This is not easy. I repeat, this is not easy. Since the “how to” varies depending on your business and your strategy, you will have to do some research. The bottom line is, you will not be successful in paid advertising until your presentation is polished and your offer so good, it’s nearly irresistable. I feel it’s safe to say that selling anything over $20.00 on the internet is twice as hard to do online, then it is offline. I am not saying there isn’t opportunity; it’s just more difficult then people realize, to capture.
Refine your Offer
Remember, you may be asking your visitors to invest in something they don’t get to feel or touch before buying. Or you may be attempting to capture their contact info, which is, believe it or not, asking a lot. It’s downright exhausting for internet surfers to read articles, let alone type words into fields. Create your presentation for an audience that has attention spans barely long enough to measure. With a simple click of the mouse they could be a million other places more exciting. With ease of transition like that you’d better come up with something good…and quick?
Target your Message
You have probably heard this a thousand times but have you really thought about what it means? Targeted messages usually mean that although you may have a very large market, the reasons why people buy your product or service differs on a large scale. So selling to a “general audience” isn’t compelling enough for any one of them to take action. You have to “hit home” and appeal to each and every need separately. Why? Because then that message resonates with them. Expect to have several different market segments and thus separate lead capture pages for each of those segments. These could either be on separate domains or on your main domain as “subdomains.” You don’t have to target all segments at once just make sure to target them individually.
Here’s a Quick Review
Creating Lead Capture
1. Define your market – Break up into smaller segments. Who are they, what are their needs?
2. Create offer for each segment- A page that describes your offer – make it attention grabbing preferably short with a good hook. Most often you have to give something away in return for what you want them to do. An ebook, or how to on something of interest related to your offer.
3. Prepare lead capture pages for each market segment – Do this for each market segment – do not try to target the entire audience with one offer that you think appeals to everyone, it won’t work.
4. Test pages by running similar ads changing one of them slightly to see which performs best.
Have anything to add? Would love to hear from you with ideas for creating great lead capture.
Misconceptions About Pay Per Click
When most of us think Pay per Click we think ad campaigns that got out of hand, dollars wasted and not too much of anything to show for it. It can be a scary option for the more conservative business owner whose budget is tight and whose ideas therefore are much the same. Truthfully, however, Pay per Click is no more a risk than a fierce battle in the search results and will only become fiercer as more websites flood the internet. While search result ranking is important for longevity and continued business success, Pay per Click is an excellent short term option in the interim, to bring revenue during the lull.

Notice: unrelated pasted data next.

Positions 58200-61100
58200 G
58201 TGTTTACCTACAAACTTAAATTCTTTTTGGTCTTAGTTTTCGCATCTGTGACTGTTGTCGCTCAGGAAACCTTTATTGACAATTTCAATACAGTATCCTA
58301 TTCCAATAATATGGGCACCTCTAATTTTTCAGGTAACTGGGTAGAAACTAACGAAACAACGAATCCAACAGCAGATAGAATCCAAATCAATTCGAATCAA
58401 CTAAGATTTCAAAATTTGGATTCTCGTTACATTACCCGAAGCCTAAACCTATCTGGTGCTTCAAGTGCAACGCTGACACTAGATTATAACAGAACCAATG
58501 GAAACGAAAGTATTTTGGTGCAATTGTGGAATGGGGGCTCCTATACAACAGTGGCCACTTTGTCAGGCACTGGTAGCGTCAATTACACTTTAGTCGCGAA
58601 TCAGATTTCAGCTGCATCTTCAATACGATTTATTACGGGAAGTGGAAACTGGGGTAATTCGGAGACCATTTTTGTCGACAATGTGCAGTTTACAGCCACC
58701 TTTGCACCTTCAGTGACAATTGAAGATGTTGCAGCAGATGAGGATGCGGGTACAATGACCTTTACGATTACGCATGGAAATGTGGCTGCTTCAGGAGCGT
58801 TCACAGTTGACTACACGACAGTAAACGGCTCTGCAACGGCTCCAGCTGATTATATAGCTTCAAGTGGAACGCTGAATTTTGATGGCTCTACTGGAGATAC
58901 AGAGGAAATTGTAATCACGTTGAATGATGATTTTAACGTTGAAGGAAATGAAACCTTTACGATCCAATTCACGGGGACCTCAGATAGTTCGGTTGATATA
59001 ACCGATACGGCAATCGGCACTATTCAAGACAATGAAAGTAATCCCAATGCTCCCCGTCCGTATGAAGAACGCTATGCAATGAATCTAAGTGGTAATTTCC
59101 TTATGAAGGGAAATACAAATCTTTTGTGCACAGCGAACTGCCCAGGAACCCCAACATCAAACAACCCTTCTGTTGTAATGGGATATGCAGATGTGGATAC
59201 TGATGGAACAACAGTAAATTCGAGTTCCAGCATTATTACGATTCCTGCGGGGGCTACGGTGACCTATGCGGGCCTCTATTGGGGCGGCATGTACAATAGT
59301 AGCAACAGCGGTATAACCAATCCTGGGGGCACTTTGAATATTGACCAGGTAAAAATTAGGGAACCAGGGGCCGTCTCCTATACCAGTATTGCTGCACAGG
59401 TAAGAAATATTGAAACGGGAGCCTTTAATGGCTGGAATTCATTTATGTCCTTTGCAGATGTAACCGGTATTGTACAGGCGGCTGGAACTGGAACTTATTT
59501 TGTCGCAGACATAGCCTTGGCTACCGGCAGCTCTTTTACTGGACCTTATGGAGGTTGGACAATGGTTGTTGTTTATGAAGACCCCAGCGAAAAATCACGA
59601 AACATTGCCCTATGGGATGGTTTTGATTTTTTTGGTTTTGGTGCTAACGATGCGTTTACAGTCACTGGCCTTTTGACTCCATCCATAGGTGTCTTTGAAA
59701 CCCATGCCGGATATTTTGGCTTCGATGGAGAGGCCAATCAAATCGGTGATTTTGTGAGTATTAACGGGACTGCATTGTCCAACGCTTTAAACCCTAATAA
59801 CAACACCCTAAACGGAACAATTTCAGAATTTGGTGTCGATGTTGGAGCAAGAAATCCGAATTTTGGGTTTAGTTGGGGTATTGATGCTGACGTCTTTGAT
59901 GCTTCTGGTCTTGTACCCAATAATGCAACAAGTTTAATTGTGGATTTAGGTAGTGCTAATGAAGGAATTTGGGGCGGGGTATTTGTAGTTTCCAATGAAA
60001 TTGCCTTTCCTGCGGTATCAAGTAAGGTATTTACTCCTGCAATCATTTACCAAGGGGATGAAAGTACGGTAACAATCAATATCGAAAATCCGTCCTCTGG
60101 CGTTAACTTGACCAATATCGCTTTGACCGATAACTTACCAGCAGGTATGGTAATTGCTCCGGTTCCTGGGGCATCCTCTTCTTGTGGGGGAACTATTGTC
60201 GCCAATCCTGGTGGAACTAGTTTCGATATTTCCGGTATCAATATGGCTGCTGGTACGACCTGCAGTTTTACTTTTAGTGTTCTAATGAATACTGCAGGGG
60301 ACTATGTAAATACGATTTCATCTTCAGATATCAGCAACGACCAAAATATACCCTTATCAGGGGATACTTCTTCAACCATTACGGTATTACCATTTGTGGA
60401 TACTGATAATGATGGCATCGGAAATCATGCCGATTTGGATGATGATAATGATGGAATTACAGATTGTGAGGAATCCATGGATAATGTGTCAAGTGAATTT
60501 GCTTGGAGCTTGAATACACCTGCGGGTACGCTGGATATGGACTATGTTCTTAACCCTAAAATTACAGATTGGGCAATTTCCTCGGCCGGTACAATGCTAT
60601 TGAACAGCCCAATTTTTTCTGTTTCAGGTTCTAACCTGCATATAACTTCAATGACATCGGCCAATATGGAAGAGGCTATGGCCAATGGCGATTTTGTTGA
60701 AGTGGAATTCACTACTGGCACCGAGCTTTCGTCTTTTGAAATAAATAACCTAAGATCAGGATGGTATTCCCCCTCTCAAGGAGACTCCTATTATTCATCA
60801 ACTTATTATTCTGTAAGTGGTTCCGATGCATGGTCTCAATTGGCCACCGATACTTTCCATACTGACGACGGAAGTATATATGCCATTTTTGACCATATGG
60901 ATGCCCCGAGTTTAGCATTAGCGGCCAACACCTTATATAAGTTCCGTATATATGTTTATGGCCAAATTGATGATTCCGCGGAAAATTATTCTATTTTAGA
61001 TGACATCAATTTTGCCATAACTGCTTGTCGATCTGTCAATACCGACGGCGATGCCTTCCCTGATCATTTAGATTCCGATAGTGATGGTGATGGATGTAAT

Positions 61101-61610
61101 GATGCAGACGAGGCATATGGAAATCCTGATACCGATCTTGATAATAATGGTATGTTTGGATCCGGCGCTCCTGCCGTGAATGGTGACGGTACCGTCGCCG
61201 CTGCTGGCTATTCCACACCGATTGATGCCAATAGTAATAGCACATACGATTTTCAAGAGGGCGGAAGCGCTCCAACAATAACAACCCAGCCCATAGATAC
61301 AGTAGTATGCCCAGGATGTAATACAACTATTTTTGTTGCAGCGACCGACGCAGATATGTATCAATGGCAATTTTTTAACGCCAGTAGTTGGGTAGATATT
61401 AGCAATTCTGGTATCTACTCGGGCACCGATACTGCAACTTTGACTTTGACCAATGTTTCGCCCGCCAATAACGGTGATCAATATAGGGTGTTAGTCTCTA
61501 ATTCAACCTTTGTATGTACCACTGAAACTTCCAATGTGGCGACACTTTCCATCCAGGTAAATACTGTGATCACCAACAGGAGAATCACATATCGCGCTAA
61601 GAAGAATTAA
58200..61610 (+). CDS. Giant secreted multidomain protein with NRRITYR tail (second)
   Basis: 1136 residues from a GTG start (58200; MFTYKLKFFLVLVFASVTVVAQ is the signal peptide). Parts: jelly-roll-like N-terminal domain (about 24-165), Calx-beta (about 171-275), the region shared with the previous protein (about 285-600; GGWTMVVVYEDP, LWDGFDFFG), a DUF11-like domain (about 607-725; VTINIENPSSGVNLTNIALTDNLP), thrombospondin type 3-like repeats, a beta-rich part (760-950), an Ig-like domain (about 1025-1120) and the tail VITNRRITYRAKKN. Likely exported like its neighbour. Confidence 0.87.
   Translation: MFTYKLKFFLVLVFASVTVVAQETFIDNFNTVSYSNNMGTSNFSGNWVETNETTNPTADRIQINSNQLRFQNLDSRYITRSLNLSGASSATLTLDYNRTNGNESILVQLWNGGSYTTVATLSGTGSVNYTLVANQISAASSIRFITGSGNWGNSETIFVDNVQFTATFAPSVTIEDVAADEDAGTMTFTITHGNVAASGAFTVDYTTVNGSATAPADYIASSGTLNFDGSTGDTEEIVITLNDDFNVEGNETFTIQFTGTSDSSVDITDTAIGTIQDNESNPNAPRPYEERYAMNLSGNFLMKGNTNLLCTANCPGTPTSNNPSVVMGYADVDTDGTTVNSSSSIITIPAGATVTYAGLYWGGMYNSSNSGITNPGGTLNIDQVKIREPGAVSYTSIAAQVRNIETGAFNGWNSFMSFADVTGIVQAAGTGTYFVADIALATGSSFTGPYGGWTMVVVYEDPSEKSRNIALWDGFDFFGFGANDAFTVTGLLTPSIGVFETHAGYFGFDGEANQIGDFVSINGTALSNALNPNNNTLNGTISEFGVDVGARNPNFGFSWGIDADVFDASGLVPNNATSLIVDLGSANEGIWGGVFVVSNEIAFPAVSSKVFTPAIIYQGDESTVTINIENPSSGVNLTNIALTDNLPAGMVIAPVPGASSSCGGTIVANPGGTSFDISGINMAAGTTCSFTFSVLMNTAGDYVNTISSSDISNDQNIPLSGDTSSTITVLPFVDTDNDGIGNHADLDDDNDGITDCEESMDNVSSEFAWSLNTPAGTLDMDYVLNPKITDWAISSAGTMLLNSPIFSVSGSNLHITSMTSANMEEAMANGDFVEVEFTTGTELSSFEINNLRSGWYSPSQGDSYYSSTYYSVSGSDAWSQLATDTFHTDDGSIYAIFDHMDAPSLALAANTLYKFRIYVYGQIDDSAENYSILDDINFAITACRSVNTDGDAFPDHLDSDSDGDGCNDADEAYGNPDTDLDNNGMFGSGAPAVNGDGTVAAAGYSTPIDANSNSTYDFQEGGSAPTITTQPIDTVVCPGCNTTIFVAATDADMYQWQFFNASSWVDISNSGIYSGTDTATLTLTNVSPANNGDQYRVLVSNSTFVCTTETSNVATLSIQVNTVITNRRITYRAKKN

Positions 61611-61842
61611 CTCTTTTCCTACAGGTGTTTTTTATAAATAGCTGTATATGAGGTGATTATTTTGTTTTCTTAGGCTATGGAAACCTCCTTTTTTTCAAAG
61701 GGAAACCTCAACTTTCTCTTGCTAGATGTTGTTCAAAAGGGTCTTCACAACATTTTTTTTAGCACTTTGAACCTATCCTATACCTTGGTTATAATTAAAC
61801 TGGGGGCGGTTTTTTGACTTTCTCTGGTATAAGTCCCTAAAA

What small business owners should know is that most of the time a pay per click campaign will cost you less money up front and bring about the most immediate revenue/results than would fighting your way up in the search results. Assuming you are able to secure a worthwhile spot the time to get there can vary depending how competitive your keywords are. One thing is almost always a guarantee; it will take you no less than a month and up to a year to earn a favorable spot in the search results. On average a safe estimation is 4-6 months to earn a decent ranking within the top 5. Now consider the amount of money spent on seo efforts within that time frame to get a worthwhile spot in the search results.
Immediacy of Benefits
The biggest benefit found in Pay Per Click advertising is the ability to get immediate sales or conversions without too much effort, in essence the campaign most often pays for itself as in the case of product sales. Most often one sale thru a pay per click campaign could pay for a weeks worth of marketing for itself. In addition, and to clear up anyone’s preconceived notions, limits on amounts spent can and most often are set on each campaign, each ad, or each ad group. The chance of wasted dollars getting out of hand is slim. Most pay per click services have safety features built in to prevent such occurrences. If optimized most efficiently your campaign dollars would also generate enough profit that could potentially be spent on the ranking efforts. So why wouldn’t you have both?
Less is Not More – More is More!
Carefully consider both options as a means of growing your business. Search results are a long term option for growing your business and once achieved its results are long lasting as long as the website is kept current and fresh. However, Pay per Click is a great short term or long term approach at driving immediate traffic that can and often does convert into sales or dollars earned, very quickly.